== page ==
So after two weeks of solid blogging, I’m finally up to the books I’ve read since coming back from my Christmas trip in the UK. I’m hoping to catch up soon with what I’m reading currently, and then I’ll post as often as I finish books.
The first book I read, “The Dark Mirror” by Juliet Marillier, was a Christmas present from my friend Annie and is the first book in the historical fantasy series “The Bridei Chronicles”.
This was, first and foremost, a very thoughtful gift. I have been a fan of Juliet Marillier since I read her two novels “Wolfskin” and “Foxmask” as a teenager. In the past year, I have become immersed in the “Sevenwaters” series, and have been relishing the fact that I still have the final installment left to read.
Marillier is my guilty pleasure, and her historical fantasy romances draw me in and make the world around me melt away. There’s just something about them that tugs at my Celtic roots and it has been a while since I have read books that have made me feel so hungry for more. I’ve actually been meting them out between other novels because the temptation to race through them is so great and I want to savour each story.
“The Bridei Chronicles” are no different. Based on the historical figure, Bridei – King of the Picts (a tribal confederation of peoples in northern and eastern Scotland, according to wiki), and taking place in the 6th Century, “The Dark Mirror” is Marillier’s fictionalisation of his childhood and his rise to becoming king.
Bridei is sent away as little more than a toddler to live with the king’s druid, Broichan, at a rather mystical place called Pitnochie to commence his education. A quiet, conscientious boy, Bridei strives hard at his lessons and keeps his feelings of loneliness and abandonment to himself. When the goddess known as the Shining One wakes him up one winter’s night for him to find a gift on the doorstep left by the Good Folk (faerie people), Bridei’s lonely life changes forever and his guardian’s plans for him are put to the test.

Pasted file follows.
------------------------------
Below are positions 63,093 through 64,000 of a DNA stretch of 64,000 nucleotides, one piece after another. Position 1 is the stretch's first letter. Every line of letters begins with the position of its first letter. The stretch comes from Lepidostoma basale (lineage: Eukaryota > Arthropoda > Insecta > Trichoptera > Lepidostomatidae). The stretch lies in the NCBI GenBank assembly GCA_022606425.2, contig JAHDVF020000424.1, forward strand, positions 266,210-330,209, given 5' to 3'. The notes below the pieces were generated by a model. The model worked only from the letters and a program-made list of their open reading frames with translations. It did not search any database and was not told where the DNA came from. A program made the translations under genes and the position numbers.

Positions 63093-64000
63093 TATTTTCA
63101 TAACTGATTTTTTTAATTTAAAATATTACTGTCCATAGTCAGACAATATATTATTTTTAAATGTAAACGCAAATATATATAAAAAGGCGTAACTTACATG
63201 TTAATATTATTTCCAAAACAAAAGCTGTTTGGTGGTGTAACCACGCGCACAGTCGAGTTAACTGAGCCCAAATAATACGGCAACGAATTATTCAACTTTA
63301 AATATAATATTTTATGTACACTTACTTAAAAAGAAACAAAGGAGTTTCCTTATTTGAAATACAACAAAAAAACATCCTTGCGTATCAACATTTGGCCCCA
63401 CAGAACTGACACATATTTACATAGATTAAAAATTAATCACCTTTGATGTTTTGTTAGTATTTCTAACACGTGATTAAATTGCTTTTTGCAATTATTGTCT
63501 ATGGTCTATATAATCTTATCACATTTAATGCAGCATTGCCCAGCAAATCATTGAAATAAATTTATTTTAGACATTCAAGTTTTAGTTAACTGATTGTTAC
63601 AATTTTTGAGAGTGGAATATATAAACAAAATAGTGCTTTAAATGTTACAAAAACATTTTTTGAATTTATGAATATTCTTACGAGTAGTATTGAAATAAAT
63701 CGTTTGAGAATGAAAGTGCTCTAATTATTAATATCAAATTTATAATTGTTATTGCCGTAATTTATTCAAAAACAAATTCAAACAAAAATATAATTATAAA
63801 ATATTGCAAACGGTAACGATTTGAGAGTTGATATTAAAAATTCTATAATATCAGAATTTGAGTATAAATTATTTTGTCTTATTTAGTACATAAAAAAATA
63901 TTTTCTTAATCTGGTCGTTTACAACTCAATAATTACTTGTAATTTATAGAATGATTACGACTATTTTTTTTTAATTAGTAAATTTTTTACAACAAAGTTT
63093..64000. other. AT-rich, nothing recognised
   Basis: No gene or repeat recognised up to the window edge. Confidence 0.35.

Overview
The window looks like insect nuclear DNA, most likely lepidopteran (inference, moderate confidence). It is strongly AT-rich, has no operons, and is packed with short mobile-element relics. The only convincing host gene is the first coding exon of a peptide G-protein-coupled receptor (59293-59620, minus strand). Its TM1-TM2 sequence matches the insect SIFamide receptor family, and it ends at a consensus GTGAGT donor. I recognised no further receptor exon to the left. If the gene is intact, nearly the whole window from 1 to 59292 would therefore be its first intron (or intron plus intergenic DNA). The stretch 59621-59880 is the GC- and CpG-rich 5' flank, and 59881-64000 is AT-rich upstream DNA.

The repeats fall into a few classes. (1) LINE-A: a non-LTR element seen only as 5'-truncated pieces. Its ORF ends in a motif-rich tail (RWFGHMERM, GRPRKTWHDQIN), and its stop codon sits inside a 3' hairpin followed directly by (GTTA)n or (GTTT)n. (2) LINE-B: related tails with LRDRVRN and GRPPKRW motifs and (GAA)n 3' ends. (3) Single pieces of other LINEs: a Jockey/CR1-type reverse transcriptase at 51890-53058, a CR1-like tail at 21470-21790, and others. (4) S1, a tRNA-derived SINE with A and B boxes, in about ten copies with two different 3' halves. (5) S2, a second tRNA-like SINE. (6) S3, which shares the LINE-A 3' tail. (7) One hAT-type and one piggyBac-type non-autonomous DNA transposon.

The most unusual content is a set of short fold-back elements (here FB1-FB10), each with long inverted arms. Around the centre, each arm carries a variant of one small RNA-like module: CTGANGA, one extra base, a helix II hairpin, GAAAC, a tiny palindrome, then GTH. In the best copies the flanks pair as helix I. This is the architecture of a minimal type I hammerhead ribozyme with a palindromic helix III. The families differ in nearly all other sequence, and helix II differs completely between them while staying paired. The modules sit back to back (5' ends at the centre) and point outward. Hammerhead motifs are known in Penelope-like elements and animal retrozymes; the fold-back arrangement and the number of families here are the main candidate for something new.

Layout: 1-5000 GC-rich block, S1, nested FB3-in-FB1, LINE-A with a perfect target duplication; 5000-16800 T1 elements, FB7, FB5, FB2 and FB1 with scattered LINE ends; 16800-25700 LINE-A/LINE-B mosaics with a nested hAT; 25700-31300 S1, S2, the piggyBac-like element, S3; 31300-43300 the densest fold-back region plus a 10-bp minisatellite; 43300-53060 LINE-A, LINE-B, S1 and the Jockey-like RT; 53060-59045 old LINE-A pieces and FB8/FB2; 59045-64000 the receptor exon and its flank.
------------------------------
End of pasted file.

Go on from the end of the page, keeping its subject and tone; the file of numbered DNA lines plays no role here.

Combining historical fact with speculation and traditional folklore, this is a story laced with wonder, pain and love. Although perhaps not my favourite of her novels, I think so far this is Marillier’s most historically accurate, and it is rich with its detail, druidic knowledge and intense relationships.
There are two other books published in the series so far, and I have already read the second, “The Blade of Fortriu”. A rather different story which deals with Bridei’s military campaigns and with intrigue and politics with other tribes, I think I actually enjoyed the second book more than the first. Perhaps because the cast has grown and so therefore has the complexity of the relationships and the number of viewpoints being shown.
I think that if you are interested in historical fantasy, romance, strong female characters who are realistic given the setting, politics and all things fae then you would likely enjoy this series.